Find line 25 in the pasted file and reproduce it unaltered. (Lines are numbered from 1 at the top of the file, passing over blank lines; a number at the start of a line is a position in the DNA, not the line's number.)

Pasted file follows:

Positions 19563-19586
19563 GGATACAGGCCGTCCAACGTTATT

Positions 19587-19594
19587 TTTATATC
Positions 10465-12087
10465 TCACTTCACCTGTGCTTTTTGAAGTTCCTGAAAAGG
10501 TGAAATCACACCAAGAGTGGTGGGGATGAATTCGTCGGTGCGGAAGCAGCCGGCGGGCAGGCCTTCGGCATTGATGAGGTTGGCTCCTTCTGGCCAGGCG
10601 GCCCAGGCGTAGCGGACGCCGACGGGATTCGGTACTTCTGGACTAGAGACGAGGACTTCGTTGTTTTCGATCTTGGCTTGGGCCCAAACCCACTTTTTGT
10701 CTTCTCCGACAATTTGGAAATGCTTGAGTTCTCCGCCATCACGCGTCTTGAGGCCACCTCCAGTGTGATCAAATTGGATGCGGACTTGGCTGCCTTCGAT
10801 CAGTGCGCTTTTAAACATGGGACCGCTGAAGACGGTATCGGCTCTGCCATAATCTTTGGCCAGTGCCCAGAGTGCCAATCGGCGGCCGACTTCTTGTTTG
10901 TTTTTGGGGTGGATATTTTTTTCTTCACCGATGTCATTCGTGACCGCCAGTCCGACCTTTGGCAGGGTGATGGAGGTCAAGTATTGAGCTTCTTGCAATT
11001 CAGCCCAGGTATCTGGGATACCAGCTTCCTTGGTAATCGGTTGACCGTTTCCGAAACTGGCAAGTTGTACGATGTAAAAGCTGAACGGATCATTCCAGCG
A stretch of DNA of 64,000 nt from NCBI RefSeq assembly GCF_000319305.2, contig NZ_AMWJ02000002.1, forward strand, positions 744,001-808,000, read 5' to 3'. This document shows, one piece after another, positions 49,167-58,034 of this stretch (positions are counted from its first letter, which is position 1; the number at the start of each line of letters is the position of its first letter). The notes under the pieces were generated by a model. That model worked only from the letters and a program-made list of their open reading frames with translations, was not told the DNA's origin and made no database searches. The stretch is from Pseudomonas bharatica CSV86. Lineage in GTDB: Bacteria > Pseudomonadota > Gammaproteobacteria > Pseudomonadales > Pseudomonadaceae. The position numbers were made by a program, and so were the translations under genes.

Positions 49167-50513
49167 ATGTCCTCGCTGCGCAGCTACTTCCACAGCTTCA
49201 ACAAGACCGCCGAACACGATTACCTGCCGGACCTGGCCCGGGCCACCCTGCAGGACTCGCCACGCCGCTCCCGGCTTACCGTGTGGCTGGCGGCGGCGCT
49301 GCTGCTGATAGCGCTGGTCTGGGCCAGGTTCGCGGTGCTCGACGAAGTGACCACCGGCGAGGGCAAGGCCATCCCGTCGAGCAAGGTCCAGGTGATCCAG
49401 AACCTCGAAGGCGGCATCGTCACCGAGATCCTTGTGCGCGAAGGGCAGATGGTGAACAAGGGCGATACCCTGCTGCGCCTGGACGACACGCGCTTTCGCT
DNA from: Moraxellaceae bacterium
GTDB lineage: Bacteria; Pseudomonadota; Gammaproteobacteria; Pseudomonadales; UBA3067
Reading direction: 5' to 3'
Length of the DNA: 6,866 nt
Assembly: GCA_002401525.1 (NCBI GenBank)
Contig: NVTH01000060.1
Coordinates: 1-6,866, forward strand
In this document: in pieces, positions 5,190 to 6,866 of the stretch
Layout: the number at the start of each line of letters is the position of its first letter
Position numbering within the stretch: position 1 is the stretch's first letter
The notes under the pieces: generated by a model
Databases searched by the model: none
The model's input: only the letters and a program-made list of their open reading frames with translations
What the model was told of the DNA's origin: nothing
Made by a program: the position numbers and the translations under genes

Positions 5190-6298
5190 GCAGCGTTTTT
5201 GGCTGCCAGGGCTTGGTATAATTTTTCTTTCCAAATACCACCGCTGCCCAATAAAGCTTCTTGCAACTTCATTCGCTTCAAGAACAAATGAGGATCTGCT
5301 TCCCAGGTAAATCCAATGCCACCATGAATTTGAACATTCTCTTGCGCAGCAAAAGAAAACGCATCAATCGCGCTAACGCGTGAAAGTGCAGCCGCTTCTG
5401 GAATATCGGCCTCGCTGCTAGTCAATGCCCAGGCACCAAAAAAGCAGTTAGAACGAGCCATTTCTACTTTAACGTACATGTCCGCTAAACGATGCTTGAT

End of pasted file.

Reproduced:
Coordinates: 1-6,866, forward strand